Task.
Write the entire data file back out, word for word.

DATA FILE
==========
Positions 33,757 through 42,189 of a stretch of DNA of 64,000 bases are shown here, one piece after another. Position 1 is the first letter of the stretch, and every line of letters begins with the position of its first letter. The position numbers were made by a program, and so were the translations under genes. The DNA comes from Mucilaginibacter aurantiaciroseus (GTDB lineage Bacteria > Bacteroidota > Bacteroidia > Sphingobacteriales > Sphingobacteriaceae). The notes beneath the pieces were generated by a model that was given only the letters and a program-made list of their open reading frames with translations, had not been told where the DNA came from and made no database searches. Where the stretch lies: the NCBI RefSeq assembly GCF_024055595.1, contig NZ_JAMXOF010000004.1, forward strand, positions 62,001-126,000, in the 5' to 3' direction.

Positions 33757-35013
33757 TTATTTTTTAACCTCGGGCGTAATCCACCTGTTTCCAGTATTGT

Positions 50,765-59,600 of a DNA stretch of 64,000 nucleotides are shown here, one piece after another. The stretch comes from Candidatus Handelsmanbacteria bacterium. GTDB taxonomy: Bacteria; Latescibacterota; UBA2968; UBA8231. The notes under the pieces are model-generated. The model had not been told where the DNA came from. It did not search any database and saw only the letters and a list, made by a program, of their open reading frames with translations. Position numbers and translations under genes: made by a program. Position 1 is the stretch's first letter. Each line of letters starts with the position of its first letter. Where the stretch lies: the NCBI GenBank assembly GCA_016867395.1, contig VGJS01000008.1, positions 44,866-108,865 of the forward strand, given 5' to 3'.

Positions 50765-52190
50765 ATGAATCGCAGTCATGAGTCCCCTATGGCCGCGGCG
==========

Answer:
Positions 33,757 through 42,189 of a stretch of DNA of 64,000 bases are shown here, one piece after another. Position 1 is the first letter of the stretch, and every line of letters begins with the position of its first letter. The position numbers were made by a program, and so were the translations under genes. The DNA comes from Mucilaginibacter aurantiaciroseus (GTDB lineage Bacteria > Bacteroidota > Bacteroidia > Sphingobacteriales > Sphingobacteriaceae). The notes beneath the pieces were generated by a model that was given only the letters and a program-made list of their open reading frames with translations, had not been told where the DNA came from and made no database searches. Where the stretch lies: the NCBI RefSeq assembly GCF_024055595.1, contig NZ_JAMXOF010000004.1, forward strand, positions 62,001-126,000, in the 5' to 3' direction.

Positions 33757-35013
33757 TTATTTTTTAACCTCGGGCGTAATCCACCTGTTTCCAGTATTGT

Positions 50,765-59,600 of a DNA stretch of 64,000 nucleotides are shown here, one piece after another. The stretch comes from Candidatus Handelsmanbacteria bacterium. GTDB taxonomy: Bacteria; Latescibacterota; UBA2968; UBA8231. The notes under the pieces are model-generated. The model had not been told where the DNA came from. It did not search any database and saw only the letters and a list, made by a program, of their open reading frames with translations. Position numbers and translations under genes: made by a program. Position 1 is the stretch's first letter. Each line of letters starts with the position of its first letter. Where the stretch lies: the NCBI GenBank assembly GCA_016867395.1, contig VGJS01000008.1, positions 44,866-108,865 of the forward strand, given 5' to 3'.

Positions 50765-52190
50765 ATGAATCGCAGTCATGAGTCCCCTATGGCCGCGGCG